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Rangers advance despite lack of firepower

Saturday, 05.12.2012 / 11:24 PM

By John Kreiser - NHL.com Columnist / Bracket Challenge Blog

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Rangers advance despite lack of firepower
There are two ways to win in the postseason: You can try to outgun your opponent (think Philadelphia vs. Pittsburgh in the first round), or you can try to play shutdown defense, get great goaltending and hope to get enough offense.

The New York Rangers have opted for Plan B -- and they're playing it to perfection,

The Rangers survived Game 7 for the second time in as many series by beating the Washington Capitals 2-1 on Saturday night. It marked the NHL single season-record 14th consecutive playoff game -- every one they've played this spring -- in which the Rangers held the opposition to three goals or less.

Of course, it's not like the Rangers are filling the net. After scoring four times in their playoff opener against Ottawa, the Rangers have gone 13 straight games without getting more than three goals in a game.

Combine the two stats and you get another record: The Rangers and Capitals played the first seven-game series in which neither team was able to score more than three goals. The Rangers' streak of 13 straight games in which neither they nor their opponents exceeded three goals is two more than the old mark set by Carolina 10 years ago. Saturday's game also set a record -- it was the 13th straight game in one playoff year in which a team and its opponent combined to score five or fewer goals. The old mark was 12, set by the Boston Bruins -- in 1939.

Lucky charms -- If you want to win a Game 7, you could do worse than to have Ruslan Fedotenko on your side.

Ruslan Fedotenko
Left Wing - NYR
GOALS: 0 | ASST: 2 | PTS: 2
SOG: 18 | +/-: 2
Fedotenko had one shot on goal, three hits and two blocked shots in 15:05 of ice time for the Rangers in their 2-1 win against Washington to remain perfect in Game 7s. He's played in six and been on the winning side every time. The most notable came in 2004, when he scored both goals in Game 7 of the Stanley Cup Final as the Lightning beat Calgary 2-1.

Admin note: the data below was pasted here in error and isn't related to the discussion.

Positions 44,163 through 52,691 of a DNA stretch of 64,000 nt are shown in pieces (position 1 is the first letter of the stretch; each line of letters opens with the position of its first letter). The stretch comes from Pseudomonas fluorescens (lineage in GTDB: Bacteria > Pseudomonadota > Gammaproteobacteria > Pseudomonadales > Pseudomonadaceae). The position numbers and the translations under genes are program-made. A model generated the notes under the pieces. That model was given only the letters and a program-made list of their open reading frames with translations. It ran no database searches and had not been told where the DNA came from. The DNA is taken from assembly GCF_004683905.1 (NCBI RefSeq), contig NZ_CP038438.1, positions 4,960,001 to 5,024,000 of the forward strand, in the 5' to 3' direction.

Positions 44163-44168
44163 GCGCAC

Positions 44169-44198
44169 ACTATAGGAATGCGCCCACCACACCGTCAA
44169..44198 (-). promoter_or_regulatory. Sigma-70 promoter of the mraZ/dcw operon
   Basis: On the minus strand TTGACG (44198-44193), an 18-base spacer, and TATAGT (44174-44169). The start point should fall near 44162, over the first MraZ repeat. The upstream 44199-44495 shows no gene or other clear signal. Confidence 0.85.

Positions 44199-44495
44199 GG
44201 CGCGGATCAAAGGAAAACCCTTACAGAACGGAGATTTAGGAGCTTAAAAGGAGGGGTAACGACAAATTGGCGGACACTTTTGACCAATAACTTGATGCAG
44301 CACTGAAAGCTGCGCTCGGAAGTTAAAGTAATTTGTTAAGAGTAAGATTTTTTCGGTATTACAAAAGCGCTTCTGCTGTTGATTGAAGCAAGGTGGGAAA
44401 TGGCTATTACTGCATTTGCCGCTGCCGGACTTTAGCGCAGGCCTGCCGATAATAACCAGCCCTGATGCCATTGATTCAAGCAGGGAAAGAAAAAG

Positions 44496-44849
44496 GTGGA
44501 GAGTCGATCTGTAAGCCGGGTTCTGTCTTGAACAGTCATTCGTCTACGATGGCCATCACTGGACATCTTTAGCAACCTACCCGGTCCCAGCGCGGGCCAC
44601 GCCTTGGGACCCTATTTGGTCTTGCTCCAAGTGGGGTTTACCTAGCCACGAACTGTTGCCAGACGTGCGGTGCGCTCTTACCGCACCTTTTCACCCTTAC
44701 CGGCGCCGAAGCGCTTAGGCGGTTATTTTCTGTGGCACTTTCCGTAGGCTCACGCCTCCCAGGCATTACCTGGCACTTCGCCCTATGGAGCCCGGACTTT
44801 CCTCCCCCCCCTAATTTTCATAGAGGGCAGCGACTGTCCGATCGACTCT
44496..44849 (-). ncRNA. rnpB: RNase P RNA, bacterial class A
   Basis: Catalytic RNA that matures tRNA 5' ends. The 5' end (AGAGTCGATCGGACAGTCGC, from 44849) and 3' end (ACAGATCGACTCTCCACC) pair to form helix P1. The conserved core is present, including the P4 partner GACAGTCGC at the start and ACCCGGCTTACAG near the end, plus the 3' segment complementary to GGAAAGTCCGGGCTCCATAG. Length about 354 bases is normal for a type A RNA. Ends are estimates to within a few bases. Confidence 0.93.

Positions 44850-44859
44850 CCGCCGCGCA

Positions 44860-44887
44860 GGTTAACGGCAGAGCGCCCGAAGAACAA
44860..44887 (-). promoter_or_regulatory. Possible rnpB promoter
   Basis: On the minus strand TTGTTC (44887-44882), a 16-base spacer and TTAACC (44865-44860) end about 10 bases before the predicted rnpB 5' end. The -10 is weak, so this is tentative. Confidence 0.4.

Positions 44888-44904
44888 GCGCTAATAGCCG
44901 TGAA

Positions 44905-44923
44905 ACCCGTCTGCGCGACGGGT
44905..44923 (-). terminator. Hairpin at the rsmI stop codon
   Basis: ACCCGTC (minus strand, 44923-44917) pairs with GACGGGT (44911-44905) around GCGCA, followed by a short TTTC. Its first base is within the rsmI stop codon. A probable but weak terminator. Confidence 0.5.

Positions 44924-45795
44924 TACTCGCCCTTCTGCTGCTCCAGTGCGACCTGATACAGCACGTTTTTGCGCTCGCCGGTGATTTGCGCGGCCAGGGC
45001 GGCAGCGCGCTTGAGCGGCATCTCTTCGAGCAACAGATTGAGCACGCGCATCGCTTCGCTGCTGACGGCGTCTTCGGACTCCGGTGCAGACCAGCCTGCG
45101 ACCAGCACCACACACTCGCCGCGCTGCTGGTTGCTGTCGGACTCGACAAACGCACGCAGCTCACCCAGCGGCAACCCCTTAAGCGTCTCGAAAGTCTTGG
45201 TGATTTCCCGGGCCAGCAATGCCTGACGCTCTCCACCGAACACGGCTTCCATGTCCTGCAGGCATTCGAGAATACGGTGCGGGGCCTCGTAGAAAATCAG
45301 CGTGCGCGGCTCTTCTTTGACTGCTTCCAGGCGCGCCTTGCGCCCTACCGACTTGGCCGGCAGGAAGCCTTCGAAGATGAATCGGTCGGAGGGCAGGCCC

Brad Richards was a teammate of Fedotenko's on that Cup-winning Lightning team -- and he's almost as good in Game 7s. Richards, who scored the opening goal on Saturday, has won all four Game 7s he's played in.

Fedotenko and Richards both played under John Tortorella on that championship team in Tampa Bay. Tortorella is now 4-1 in Game 7s -- all of which have ended in the same score: 2-1.

Home cooking -- If the Rangers have to go to a seventh game, there's no question where they want to play it.

Saturday marked the 10th Game 7 in franchise history, and the victory got the Rangers back to .500 at 5-5 -- they are now 5-0 at Madison Square Garden (all played in the last 20 years) and 0-5 on the road (including a loss at Washington three years ago).

The Caps are now 3-8 in Game 7s, despite playing eight of the 11 at home. They are 2-6 in Washington and 1-2 on the road -- that one victory came at Boston in the opening round this year.

Looking ahead -- You can take a quick train ride to cover the 10 miles or so from Madison Square Garden to Prudential Center in Newark, making the Eastern Conference Finals as close as the NHL will get to a subway series.

It will be the sixth time the Rangers and New Jersey Devils have met in the postseason -- all in the last 20 years, and three of them since 2006. The Rangers have won four of the five, including the most recent meeting in 2008, when they bounced the Devils in five games.

This will be the third playoff meeting between Rangers goaltender Henrik Lundqvist and New Jersey's Martin Brodeur -- they've split the first two. Lundqvist has had more success against Brodeur than any other NHL goaltender in the seven seasons they've played against each other: He's 23-7-5 against Brodeur in their regular-season matchups -- and 25-11-5 against New Jersey.
Quote of the Day

I remember the first time at Wrigley Field all of us had the long johns, the turtlenecks and the extra equipment because we were afraid of being cold. Halfway through the first period everybody's ripping everything off and we just ended up wearing what we would normally wear for a game at the United Center.

— Chicago Blackhawks forward Patrick Sharp on the 2009 Bridgestone NHL Winter Classic